What is Lifetime Value Analysis?3:19 with Michael Watson
We introduce the concept of Lifetime Value ("LTV").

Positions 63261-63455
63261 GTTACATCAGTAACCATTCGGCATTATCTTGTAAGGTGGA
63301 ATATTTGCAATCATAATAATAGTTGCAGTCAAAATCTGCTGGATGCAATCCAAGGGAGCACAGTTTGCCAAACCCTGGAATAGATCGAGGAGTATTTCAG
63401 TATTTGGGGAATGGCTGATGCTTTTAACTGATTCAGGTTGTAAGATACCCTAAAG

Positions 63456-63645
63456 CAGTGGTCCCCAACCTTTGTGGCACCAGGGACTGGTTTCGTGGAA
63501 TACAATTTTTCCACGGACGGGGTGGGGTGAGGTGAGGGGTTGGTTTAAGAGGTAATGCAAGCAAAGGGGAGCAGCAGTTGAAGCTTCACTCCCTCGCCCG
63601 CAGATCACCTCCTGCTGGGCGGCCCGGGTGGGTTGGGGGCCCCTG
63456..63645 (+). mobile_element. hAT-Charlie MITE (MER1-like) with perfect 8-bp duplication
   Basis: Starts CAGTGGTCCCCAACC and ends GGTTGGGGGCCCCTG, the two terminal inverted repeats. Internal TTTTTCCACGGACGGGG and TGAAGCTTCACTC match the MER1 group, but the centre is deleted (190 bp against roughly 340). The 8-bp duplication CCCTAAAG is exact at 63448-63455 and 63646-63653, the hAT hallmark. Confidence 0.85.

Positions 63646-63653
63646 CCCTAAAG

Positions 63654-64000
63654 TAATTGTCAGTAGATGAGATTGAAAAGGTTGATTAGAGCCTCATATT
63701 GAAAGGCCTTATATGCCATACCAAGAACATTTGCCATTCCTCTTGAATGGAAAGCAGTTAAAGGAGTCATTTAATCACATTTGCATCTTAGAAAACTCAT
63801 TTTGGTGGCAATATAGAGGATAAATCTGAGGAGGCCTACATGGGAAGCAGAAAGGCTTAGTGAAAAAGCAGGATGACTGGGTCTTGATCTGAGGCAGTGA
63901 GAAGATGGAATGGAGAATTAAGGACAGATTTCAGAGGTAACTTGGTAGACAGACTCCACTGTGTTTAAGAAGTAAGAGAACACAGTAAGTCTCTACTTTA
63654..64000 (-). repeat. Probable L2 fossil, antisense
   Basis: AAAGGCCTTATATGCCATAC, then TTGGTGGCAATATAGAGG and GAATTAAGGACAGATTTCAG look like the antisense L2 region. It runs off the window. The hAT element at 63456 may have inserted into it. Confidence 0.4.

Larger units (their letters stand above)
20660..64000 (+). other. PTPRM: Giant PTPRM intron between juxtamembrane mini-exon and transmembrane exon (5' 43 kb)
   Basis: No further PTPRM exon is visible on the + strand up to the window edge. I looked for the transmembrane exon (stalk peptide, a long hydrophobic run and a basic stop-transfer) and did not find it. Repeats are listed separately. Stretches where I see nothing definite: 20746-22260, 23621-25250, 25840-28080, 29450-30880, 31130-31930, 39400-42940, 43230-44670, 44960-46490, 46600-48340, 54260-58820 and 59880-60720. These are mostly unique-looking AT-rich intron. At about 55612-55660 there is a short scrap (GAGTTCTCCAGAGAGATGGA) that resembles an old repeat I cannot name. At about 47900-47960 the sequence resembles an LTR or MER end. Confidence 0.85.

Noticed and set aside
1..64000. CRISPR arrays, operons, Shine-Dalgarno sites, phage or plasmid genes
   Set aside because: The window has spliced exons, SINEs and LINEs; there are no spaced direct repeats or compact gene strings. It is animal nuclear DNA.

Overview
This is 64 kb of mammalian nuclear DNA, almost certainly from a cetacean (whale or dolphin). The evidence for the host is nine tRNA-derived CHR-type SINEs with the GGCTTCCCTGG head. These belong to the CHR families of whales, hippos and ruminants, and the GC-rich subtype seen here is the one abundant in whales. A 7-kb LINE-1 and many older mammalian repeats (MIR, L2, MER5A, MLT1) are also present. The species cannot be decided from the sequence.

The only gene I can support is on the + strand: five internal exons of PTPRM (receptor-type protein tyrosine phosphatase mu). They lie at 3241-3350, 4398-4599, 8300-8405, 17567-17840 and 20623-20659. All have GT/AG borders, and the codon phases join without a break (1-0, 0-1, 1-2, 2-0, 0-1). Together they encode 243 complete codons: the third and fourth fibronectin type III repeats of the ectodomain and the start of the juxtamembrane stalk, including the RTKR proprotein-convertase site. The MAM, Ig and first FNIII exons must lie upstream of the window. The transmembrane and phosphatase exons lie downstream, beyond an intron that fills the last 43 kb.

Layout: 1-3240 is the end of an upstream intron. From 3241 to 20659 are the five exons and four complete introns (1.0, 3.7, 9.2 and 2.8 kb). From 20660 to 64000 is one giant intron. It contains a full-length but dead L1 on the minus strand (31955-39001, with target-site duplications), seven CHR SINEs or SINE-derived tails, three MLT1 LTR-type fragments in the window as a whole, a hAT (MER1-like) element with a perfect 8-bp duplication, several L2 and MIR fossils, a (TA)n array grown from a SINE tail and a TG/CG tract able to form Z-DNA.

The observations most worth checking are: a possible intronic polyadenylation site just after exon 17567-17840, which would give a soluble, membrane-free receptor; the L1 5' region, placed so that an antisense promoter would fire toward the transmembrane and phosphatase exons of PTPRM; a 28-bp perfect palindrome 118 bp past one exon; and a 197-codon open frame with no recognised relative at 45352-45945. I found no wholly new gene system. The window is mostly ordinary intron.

[MUSIC] 0:00 Welcome back. 0:04 Let's get started with the second section of our course, introducing churn and 0:06 lifetime value analysis. 0:10 LTV is an acronym that stands for lifetime value. 0:13 What does LTV mean? 0:16 In very simple terms, it means how much money we get from a particular customer. 0:18 This is usually based on a type or segment of customers, not an individual customer. 0:24 LTV is the value of a customer to our business 0:30 over the lifetime of our relationship with that customer. 0:33 This is dollars and cents value, not something intangible like 0:37 the happiness we get after seeing the customer everyday. 0:41 That's definitely something wonderful that we can value personally, but 0:44 that's not typically something we try to capture with LTV calculations. 0:48 Let's explore some examples. 0:53 Maybe we own a grocery store, or stores, and 0:55 are interested in determining what an average customer's worth to us. 0:58 Some people might just look at individual transactions, but 1:02 it's also meaningful to look at all the transactions we have with an individual 1:06 customer, or type of customer, over their lifetime. 1:10 Indeed, these are completely separate things. 1:14 The former is our average transaction value across 1:18 all our customer transactions. 1:21 The latter is the sum of our average customers transactions 1:23 over their lifetime, or their LTV. 1:28 Maybe by looking at the LTV's of different customer groups we see that customers 1:31 who are mothers spend $40 more per week than our average student customer. 1:37 Over the year, 1:42 the average mom is worth $2,080 more to us than the average student. 1:43 That starts to add up if it continues over the years. 1:49 All else equal, a customer's lifetime value, 1:52 should increase over time as they purchase more and more stuff from us. 1:55 Let's talk about another example. 2:00 A mobile phone plan. 2:02 Perhaps we have a contractual obligation of two years or 2:04 maybe we pay month to month with no lock in. 2:08 With the contractual obligation, and 2:11 assuming there is no option to cancel, our mobile phone provider 2:13 knows that we will have an LTV of at least those two years of fees. 2:17 In the month to month situation predicting the LTV of the customer becomes 2:22 more difficult because the customer has the opportunity 2:26 to stop paying the provider every month. 2:30 In the contractual situation sure we know we get at least two years, but 2:32 how often do customers renew at the end of those two years? 2:37 Some of you may be wondering how we define value here. 2:41 Is it cash or revenue you collect from a customer, or is it profit? 2:46 Also, if LTV means the amount of money we get from a customer 2:50 over their lifetime of our relationship with that customer, 2:54 isn't that an ongoing potentially always changing number? 2:58 These are great questions, and we'll unpack them in this section of the course. 3:01 Now, if you're thinking to yourself right now, Michael, what are you talking about? 3:07 Don't worry if you're confused. 3:12 Similar to section one, we're gonna walk through several examples, and 3:14 get you up to speed in no time. 3:17
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